5 Tips for Managing Partnerships with Consultants

5 Tips for Managing Partnerships with Consultants

In order to ensure that your consultant can meet your needs most effectively, they need clear guidance and support. If you are the main organizational contact for a consultant, you play a critical role. You are the main channel of communication between your organization and the consultant.

Here are 5 tips for managing consultants to foster productive partnerships and deliver results.  

  1. Be clear.

You have hired a consultant based on the skills and experience they add to the project. Providing clear direction for key tasks and deliverables helps focus their efforts towards the results you need. When you are unclear, there is room for misinterpretation and mistakes. These cost time and money – and can undermine project success. Ask your consultant to develop a detailed workplan that reflects a clear understanding of project goals, objectives, tasks, deliverables, timing, and dependencies. Provide templates or examples for deliverables if available, or ask your consultant to share what they have used.

  1. Be transparent.

The more your consultant understands how the project came to be and what you hope to gain from it, the better they can meet your needs. Share background, motivations, and expectations for the project. In addition, if there are sensitivities or complexities within your team or organization, let your consultant know so they can help you navigate them strategically and productively. For example, if your organization has an extensive review process, it’s important your consultant understand this so they can 1) plan for this in the timeline and 2) provide what is needed at each stage to help facilitate the process.

  1. Be honest.

Experienced consultants have worked in all types of situations with a range of clients. If there are challenges, tell the consultant. Whether it has to do with the work the consultant is doing or with barriers you are facing within your organization, if they don’t know, they can’t help. For example, if your consultant sends an outline for report that doesn’t include certain components you expected, let them know. Providing that feedback can save time, resources, and ensure that the deliverable meets your needs. Or perhaps organizational priorities have shifted and you are unable to meet the timelines agreed upon in the workplan for deliverable review. Letting your consultant know allows them to adjust the timeline and plan accordingly.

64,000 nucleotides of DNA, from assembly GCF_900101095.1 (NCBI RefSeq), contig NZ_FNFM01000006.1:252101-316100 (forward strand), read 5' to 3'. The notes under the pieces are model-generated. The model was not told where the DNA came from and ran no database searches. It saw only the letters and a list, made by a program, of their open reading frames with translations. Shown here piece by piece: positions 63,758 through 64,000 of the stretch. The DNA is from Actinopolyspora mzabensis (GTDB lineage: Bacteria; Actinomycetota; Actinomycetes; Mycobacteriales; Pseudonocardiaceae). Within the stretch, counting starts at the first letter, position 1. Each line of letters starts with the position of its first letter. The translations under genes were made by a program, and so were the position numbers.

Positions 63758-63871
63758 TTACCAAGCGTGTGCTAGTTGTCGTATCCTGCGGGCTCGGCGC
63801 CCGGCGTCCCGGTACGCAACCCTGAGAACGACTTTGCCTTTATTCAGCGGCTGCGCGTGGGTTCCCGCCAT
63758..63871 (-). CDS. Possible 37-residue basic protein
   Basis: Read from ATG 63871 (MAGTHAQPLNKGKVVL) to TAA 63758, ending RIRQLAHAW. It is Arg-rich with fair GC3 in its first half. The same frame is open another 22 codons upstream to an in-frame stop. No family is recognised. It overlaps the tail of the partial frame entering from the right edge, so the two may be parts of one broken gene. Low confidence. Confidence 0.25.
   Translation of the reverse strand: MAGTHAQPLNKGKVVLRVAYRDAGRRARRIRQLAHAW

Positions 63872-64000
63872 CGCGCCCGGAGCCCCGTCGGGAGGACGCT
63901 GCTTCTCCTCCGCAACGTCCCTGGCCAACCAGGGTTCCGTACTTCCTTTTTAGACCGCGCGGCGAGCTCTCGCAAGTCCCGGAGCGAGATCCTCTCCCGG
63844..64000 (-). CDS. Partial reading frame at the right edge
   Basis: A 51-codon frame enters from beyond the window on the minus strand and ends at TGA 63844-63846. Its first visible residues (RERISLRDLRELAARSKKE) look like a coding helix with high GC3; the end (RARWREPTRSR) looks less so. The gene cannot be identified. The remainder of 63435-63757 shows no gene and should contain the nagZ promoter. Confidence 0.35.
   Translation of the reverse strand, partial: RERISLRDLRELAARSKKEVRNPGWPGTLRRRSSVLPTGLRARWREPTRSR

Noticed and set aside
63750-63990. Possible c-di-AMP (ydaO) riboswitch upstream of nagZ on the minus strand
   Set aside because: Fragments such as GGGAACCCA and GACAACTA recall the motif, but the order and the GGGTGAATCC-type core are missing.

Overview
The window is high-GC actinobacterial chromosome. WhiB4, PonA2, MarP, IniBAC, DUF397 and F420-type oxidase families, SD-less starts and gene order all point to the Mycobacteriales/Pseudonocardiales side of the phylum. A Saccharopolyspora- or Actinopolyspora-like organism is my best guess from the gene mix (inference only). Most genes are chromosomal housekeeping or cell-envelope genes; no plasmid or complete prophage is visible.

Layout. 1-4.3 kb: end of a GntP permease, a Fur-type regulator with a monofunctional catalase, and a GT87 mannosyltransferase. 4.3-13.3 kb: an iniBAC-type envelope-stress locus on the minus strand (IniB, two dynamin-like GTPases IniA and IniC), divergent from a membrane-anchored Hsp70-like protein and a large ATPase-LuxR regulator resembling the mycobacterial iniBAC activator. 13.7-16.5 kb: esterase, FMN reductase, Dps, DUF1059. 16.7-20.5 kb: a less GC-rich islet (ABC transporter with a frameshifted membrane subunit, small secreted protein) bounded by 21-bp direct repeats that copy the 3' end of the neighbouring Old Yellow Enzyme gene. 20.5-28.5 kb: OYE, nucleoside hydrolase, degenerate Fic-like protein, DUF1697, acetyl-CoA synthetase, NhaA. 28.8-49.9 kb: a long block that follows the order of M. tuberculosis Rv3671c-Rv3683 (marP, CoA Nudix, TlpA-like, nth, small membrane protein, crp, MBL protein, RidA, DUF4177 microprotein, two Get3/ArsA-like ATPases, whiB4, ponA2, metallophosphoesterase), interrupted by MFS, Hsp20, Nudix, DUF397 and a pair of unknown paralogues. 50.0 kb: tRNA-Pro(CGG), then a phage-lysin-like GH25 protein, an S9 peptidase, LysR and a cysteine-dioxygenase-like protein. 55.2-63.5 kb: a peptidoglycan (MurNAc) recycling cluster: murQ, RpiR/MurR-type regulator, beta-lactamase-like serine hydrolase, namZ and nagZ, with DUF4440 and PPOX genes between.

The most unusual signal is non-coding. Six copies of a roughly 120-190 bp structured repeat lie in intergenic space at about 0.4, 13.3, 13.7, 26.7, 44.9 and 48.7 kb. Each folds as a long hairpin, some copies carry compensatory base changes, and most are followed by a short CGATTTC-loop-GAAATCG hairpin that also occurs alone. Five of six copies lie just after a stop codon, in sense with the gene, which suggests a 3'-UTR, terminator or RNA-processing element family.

1. Be an advocate.

Often consultants are brought in to tackle ongoing issues or complex challenges with fresh eyes. While being an outsider gives them that fresh outlook, it also means they may have limited access and insight into the inner workings of your organization. So, you will likely need to be the organizational champion for this project. This means making  sure leadership and stakeholders are kept informed about progress, facilitating timely review and constructive feedback from the project team, and identifying opportunities for moving the project forward.

  1. Be open to change.

An advantage of hiring a consultant is bringing in an expert with a different perspective. A consultant may suggest a different approach to tackling the project or may recommend changes that stretch your organization’s comfort zone. If the rationale is compelling and you are confident in your consultant’s understanding of your sector, organization, and project goals, then strongly consider their recommendations. If it’s a significant shift from current practice or norms, there may be ways to take incremental steps toward the recommended change and assess how it’s going along the way. Change isn’t always easy, but it is critical for growth.


About the Author:

Aparna Ramakrishnan has 20 years of experience developing and evaluating social sector programs. As Principal at Devi Partners, she provides expertise and technical assistance in strategy, communications, partnerships, research and evaluation to nonprofits, government agencies, and other organizations that do good.
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